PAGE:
From Hyderabad: Teamwork

I had a chance to play Cricket with the InfoSec India team this week. It was a great blast and it helped me frame an example I like to use to promote team work. Cricket, like a lot of sports, has many different roles that come together to make up a team. You have batsmen, bowlers, wicket-keepers and other field positions. You even have what they call “all-rounders” who are great at bowling as well as batting. Individually, they may all be starts but the real impact they can have is when they work together in this team collective.

It’s the same with our team; we have everything from developers, testers, architects to risk and awareness program managers and security and performance analyst and consultants. We even have certain all-rounders that may be good at development, code reviews and performance engineering. There are definitely stars as well as stars-in-the-making in each role on our team but it’s the impact we have as a collective that counts. Balanced security and performance are key principles both critically important, and it takes our whole team to achieve that balance.

Another important element for me is how each role takes on a heightened sense of need when it’s part of a team collective. Maybe the “coolest role” is of a football quarterback or a cricket bowler but without a football receiver or a cricket wicket-keeper, the team isn’t going to get very far.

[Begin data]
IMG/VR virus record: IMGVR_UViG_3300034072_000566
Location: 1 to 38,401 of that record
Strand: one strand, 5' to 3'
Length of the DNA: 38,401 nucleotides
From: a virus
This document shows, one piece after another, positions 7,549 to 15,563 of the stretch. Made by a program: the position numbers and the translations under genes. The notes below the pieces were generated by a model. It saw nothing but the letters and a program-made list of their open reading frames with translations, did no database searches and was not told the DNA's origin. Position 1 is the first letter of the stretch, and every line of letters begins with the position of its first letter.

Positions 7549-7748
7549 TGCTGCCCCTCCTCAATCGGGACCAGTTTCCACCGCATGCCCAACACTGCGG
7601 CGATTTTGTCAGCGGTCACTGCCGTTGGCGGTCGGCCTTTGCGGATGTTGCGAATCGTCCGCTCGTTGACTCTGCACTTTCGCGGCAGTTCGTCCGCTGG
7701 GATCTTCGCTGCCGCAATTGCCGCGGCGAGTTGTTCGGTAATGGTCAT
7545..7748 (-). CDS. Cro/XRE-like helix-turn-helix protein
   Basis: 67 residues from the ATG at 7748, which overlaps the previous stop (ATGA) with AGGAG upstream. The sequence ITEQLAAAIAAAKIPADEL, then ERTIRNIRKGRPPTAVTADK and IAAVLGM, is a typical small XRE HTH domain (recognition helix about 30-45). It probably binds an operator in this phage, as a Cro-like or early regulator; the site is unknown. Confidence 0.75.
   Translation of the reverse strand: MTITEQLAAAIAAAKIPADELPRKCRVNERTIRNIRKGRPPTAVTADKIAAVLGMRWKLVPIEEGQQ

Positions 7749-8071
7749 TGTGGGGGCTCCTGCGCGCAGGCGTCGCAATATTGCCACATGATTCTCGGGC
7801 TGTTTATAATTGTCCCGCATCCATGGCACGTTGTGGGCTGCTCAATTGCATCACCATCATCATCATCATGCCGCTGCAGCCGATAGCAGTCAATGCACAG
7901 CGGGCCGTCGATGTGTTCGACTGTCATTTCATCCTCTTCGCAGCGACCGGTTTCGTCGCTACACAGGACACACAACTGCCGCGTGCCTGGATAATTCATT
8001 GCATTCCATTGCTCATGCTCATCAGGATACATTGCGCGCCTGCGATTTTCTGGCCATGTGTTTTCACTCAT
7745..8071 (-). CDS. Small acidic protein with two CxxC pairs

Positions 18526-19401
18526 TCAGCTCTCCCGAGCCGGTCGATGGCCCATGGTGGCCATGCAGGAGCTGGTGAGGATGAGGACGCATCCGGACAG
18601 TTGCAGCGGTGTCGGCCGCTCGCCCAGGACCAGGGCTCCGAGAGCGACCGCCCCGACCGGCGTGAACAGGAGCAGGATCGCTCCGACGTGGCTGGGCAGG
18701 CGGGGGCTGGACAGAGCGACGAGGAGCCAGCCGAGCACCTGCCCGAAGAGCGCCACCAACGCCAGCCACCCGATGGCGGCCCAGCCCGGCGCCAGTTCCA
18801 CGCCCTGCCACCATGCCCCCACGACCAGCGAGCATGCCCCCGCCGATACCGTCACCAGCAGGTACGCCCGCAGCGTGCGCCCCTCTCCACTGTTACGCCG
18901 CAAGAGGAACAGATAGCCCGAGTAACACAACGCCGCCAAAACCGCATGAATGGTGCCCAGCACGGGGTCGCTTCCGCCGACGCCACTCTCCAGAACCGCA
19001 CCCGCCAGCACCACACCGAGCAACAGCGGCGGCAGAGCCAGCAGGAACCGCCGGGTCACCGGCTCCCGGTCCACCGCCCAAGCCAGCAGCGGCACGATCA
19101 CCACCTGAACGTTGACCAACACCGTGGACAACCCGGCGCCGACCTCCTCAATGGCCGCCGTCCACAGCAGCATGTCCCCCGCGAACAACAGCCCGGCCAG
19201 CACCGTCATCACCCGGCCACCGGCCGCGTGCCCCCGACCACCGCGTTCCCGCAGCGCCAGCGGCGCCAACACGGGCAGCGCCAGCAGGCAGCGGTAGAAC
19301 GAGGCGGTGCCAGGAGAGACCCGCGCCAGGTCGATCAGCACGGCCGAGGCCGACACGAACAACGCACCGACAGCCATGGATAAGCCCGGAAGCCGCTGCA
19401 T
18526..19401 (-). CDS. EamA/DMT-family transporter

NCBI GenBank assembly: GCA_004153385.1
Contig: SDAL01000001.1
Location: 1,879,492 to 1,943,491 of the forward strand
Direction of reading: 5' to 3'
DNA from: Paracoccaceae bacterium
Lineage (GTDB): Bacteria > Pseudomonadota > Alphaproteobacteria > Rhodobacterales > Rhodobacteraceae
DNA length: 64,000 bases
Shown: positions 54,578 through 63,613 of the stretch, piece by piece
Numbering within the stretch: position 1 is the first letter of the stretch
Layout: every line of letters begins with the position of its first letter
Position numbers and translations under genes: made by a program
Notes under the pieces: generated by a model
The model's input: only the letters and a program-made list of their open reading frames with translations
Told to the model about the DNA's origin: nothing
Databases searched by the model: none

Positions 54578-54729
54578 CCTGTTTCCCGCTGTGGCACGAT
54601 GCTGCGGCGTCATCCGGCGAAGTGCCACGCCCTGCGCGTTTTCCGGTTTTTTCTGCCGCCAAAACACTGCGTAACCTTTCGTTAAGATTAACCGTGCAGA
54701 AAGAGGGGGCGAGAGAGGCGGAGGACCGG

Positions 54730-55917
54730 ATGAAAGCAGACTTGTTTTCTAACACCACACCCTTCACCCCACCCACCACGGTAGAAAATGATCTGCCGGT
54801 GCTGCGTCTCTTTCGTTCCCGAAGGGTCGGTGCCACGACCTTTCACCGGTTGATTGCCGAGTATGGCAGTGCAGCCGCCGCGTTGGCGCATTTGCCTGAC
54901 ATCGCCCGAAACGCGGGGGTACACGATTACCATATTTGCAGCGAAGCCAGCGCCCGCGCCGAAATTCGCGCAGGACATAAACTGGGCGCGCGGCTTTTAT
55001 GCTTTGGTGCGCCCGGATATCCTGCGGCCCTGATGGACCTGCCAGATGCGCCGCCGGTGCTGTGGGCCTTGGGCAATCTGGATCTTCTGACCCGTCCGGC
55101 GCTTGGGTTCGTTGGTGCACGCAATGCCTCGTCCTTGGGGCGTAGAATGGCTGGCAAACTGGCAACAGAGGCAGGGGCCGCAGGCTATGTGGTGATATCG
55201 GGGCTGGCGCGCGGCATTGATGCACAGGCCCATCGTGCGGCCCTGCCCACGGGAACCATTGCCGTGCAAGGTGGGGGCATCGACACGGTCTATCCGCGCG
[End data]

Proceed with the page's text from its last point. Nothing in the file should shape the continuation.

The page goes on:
It’s such a simple analogy and really isn’t even anything new, but it so nicely underlines the importance of team work that I like to reinforce it with my teams. As a fellow Chigao-ite named Michael Jordan once put it: “Talent wins games, but teamwork and intelligence wins championships.” 🙂



Comments (2)
  1. Sandra Wade says:

    All rounder could be good idea but as far as programming is concerned, i don’t think that it makes sense to play with all balls rather than just one.

  2. Todd Kutzke says:

    Hey Sandra, I completely agree with you. There is a need to have specialist that specialize in a very specific area as well. What I’ve seen is that it all depends on the individual. For example, one of the top developers on our development team used to be one of our top application security technologist. In this case, this individual had the desire and passion to pursue multiple areas of focus. Who am I to hold people back… 🙂

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